Mission Produce and its Colombian partner Cartama have sent the first direct shipment of Colombian avocados to the US.

Loaded onto vessels at the Port of Cartagena late last week, the consignment is scheduled to arrive in Florida today (6 November).

Once the shipment clears inspections it will be moved directly to Mission’s Atlanta forward distribution centre for further inspection before being delivered to the final customer.

Mission’s CEO Steve Barnard said the opening of Colombia would have a positive impact on the US market.

“Our customers expect us to be pioneers in the global avocado supply chain,” Barnard explained. “Our involvement in Colombia extends Mission’s footprint to yet another country, and enhances our ability serve our customers as this category continues to boom globally.”

The fruit for the first arrival was grown by Hasspacol, and packed at Cartama’s facility in Pereira, under the Mission and Hasspacol label.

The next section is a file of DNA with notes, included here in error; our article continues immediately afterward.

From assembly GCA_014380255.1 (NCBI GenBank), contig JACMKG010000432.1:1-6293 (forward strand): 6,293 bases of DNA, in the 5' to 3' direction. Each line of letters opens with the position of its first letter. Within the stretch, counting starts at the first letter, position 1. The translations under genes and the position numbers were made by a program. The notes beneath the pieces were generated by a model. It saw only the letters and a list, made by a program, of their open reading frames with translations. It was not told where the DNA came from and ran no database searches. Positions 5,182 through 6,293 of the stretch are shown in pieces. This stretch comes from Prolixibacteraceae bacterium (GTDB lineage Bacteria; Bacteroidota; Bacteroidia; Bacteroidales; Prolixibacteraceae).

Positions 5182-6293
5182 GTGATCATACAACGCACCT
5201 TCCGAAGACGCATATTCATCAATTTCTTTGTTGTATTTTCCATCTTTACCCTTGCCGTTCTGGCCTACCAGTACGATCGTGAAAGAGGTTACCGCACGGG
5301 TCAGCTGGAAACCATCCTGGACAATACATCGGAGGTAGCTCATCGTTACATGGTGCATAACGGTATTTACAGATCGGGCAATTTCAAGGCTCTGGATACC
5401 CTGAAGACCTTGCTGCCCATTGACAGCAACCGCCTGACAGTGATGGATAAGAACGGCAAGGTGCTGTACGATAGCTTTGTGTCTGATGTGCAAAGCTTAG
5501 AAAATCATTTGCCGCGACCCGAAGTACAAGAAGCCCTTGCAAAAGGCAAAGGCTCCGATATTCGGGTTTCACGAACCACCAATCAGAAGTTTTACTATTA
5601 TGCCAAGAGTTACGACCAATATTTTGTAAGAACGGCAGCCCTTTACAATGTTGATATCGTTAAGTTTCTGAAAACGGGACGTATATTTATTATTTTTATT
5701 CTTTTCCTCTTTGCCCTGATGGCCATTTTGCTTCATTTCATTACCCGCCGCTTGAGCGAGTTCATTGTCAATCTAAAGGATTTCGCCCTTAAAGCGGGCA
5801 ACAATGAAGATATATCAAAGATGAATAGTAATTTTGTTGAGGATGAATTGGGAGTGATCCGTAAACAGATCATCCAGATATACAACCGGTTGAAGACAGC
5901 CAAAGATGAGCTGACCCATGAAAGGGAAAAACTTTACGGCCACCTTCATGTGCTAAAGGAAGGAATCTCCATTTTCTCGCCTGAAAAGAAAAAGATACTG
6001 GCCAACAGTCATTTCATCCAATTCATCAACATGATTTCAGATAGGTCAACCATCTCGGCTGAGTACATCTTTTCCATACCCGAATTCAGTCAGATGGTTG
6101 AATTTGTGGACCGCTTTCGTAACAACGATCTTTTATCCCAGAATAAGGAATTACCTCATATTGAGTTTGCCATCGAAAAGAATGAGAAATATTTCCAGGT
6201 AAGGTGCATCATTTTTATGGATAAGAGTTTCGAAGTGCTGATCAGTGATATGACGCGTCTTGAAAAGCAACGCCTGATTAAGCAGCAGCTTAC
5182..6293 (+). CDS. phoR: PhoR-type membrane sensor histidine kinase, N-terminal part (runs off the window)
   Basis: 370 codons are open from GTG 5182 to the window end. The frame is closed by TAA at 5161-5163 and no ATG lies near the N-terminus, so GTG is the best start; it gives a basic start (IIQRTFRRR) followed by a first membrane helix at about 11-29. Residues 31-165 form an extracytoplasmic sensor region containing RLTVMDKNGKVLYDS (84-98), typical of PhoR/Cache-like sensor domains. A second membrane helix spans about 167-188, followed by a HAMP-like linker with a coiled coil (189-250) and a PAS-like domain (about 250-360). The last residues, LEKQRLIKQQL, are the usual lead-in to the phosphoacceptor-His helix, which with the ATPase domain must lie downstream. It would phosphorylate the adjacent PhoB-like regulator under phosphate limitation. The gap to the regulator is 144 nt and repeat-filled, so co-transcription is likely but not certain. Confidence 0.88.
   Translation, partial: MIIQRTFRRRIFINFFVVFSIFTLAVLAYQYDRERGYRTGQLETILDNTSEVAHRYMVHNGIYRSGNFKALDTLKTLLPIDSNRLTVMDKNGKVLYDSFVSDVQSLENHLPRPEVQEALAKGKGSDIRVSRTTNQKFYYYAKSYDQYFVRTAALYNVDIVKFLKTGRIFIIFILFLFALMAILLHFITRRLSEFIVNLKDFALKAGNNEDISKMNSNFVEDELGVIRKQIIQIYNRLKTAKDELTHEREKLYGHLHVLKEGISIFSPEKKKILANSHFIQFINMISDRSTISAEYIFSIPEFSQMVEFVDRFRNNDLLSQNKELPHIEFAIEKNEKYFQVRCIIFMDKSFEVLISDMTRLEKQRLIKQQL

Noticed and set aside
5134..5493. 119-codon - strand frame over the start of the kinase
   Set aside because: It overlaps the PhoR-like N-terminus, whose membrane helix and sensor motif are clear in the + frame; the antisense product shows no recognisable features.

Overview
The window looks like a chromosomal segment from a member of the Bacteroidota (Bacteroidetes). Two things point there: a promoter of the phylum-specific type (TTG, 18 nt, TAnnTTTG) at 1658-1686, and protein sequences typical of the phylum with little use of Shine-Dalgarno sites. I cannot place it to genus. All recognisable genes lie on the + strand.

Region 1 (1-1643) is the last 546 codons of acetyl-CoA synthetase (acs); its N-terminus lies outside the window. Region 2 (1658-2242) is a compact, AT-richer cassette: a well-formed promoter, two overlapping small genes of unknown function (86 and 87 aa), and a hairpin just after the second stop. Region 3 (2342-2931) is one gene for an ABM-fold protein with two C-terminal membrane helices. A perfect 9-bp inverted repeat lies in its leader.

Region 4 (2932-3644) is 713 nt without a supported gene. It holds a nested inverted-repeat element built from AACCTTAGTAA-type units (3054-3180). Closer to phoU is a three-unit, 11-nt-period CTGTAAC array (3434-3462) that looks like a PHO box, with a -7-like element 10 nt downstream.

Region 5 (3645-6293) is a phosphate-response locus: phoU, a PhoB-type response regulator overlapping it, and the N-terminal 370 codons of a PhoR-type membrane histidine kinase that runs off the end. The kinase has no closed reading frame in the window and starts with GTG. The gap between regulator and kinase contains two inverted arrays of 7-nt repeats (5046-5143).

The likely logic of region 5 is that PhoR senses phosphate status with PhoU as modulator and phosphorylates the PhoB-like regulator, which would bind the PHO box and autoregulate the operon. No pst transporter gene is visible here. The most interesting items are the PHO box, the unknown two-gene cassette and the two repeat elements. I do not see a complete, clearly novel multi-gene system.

“I’m proud to be the first Colombian grower to supply the US market. Proud for my company, my team and my country. We know we have high-quality fruit, and now everyone else will know,” said Jose Luis Gonzalez, commercial director of Hasspacol.

To mark the first shipment, a ceremony was held at the Port of Cartagena on Thursday (2 November). In attendance were Colombian avocado growers and packers, Colombian secretary of agriculture Juan Guillermo Zuluaga, and Instituto Colombiano Agropecuario (ICA) officials, while Juan Manuel Santos, president of Colombia, delivered a special message.

“ICA is Colombia’s agriculture and food safety authority, and has been instrumental in developing the phytosanitary requirements for export to the U.S.,” said Cartama’s CEO Ricardo Uribe. “We worked closely with Emilio Arevalo, the Technical Director at ICA, and with APHIS, in assuring that the strict requirements of the export protocol were met and that all future farms adhere to this protocol.”

Brent Scattini, Mission’s vice president of sales and marketing, indicated that there was strong interest in Colombian fruit from a retailer perspective.

“Since the announcement about Colombia being allowed into the US, we’ve had customers asking about it, and several wanting to be the first to receive the fruit,' he said. 'We expect volume to build throughout the season, as well as in years to come. Having an additional source, another option, is good for our customer base.”